Judge rules DOJ improperly redacted court filing related to Mueller probe
DHS chief backs up intel assessment that Russia interfered in US elections
Secretary of Homeland Security Kirstjen Nielsen on Thursday said she agreed "full stop" with the Obama-era intelligence assessment that Russia tried to interfere in the 2016 presidential election.
"I don't think there is any doubt that they did it, and I think we should all be prepared - given that capability and will - that they'll do it again," she said while speaking at the Aspen Security Forum.
However, when pressed on the specific intelligence community judgment that Russia developed a preference for Trump, Nielsen initially said she had not seen any evidence that Russian hackers' specific efforts to target state electoral systems was "to favor a particular political party."
But Nielsen later seemed to clarify those remarks, saying that Russia's influence efforts against the 2016 vote were to "attack certain political parties ... more than others." She indicated, however, that Moscow's ultimate goal was to sow discord among the American public.
When pressed again later, she said she agreed with the intelligence community's assessment "full stop" - which would include the judgment that Russia's intention was to help Trump and disadvantage his opponent, Hillary Clinton.
"I agree with the intel community's assessment full stop - any attack on democracy, which is what that was, whether it is successful or it is unsuccessful, is unacceptable," Nielsen said. "I absolutely believe their assessment."
Her remarks come in the wake of various conflicting statements made by President Trump on Russian interference. During a press conference in Helsinki on Monday alongside Russian President Vladimir Putin, he cast doubt on the conclusions - but later walked back the remarks, saying he misspoke and that he accepts the intelligence community's conclusions.
The unclassified intelligence community assessment released in January 2017 judged that Russia intervened in the presidential election "to undermine public faith in the US democratic process, denigrate Secretary Clinton, and harm her electability and potential presidency."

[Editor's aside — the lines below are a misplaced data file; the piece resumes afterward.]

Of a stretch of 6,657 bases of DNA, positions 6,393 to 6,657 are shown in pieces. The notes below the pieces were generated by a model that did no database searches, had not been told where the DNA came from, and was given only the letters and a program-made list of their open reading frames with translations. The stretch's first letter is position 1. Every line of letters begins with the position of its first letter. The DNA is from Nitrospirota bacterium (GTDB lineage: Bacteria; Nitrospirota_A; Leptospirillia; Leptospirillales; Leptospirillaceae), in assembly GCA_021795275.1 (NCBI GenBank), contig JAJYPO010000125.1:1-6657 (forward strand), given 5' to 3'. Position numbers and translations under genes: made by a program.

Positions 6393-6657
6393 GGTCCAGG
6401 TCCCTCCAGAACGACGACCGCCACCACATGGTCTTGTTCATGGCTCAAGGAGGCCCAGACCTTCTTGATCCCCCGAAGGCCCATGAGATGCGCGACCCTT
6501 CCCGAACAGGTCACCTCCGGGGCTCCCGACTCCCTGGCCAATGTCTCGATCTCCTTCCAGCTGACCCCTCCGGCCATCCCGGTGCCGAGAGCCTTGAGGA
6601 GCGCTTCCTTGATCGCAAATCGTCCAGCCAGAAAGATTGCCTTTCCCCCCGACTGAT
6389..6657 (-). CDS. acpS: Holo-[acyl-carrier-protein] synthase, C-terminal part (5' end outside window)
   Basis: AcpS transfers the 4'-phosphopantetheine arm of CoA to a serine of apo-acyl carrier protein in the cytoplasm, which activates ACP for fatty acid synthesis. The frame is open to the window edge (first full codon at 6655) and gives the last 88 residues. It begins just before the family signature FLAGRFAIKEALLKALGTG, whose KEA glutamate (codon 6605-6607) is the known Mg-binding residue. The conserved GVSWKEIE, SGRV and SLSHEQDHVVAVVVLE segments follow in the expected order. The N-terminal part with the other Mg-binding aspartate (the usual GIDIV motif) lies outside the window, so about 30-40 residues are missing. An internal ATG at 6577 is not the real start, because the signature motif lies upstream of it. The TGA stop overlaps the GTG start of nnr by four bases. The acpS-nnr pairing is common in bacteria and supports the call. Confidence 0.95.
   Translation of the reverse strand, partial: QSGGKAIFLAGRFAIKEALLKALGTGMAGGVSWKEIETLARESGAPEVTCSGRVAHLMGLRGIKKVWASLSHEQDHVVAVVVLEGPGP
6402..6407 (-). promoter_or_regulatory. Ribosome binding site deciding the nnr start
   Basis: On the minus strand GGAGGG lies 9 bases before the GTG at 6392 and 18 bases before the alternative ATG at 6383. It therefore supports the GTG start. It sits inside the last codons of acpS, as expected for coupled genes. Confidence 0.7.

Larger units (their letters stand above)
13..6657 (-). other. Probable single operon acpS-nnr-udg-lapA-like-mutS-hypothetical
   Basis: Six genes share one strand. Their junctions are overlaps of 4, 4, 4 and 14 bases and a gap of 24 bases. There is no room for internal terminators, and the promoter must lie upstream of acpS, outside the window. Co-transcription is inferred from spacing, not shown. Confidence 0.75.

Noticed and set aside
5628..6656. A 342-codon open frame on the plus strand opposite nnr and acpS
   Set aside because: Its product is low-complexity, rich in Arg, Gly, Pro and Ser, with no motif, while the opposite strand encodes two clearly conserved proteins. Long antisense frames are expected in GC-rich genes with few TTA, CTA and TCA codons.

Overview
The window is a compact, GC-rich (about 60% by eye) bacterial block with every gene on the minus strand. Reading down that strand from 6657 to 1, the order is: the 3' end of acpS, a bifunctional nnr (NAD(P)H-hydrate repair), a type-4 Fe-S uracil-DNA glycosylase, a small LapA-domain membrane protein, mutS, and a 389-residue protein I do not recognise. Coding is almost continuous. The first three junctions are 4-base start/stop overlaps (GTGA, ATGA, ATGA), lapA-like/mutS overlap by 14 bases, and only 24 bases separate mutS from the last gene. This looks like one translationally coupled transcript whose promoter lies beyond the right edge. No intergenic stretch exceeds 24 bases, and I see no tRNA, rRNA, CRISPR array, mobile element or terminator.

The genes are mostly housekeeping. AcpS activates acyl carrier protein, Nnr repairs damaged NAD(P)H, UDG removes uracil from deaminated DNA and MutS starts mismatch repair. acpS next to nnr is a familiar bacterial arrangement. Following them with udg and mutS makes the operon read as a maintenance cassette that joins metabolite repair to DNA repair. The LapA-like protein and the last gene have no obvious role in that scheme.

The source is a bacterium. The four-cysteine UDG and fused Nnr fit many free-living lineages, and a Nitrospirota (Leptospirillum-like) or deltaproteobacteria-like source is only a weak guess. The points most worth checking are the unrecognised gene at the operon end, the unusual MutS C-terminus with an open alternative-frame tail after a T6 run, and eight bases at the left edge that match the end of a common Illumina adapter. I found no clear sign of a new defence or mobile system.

"We further assess Putin and the Russian Government developed a clear preference for President-elect Trump," the assessment states. "We also assess Putin and the Russian Government aspired to help President-elect Trump's election chances when possible by discrediting Secretary Clinton and publicly contrasting her unfavorably to him."
During the summit on Monday, Putin himself said he wanted Trump to win the election.
On Thursday, Nielsen was asked by NBC news correspondent Peter Alexander to clarify remarks she made in May during which she said she had not seen the intelligence community's specific judgment that Russia interfered in the election to help Trump.
"I think what we have seen on the foreign influence side is that they were attempting to intervene and cause chaos on both sides, whether its in Charlottesville - both sides - whether its in Syria - both sides," Nielsen said.
"But for clarity, the intelligence community did have that finding, right?" Alexander pressed. "They're finding was that it was in an effort to favor the president."
"It was in an effort to attack certain political parties that we know about, right, more than others, and so I think we'll continue to look and see what that means and be prepared for the next time," Nielsen responded.
Nielsen, echoing other top intelligence officials, was firm in her warning that Russia presents a potential threat to future elections. She also said it would be "foolish" to believe that Russia is not continuing to target the United States in influence operations.
"I think we would be foolish to think they're not. They have the capability; they have the will. We have to be prepared," Nielsen said.
Trump on Wednesday responded "no" when asked by a reporter if Russia is still meddling in U.S. political affairs. Later, the White House said he was saying "no" to taking questions, not responding to the direct inquiry.
Nielsen also rejected the notion that other nations could have been involved the 2016 interference effort, after Trump raised the prospect earlier this week.
"We have seen other nation-states involved in foreign influence," Nielsen said. "We have not seen other nations involved in the election meddling."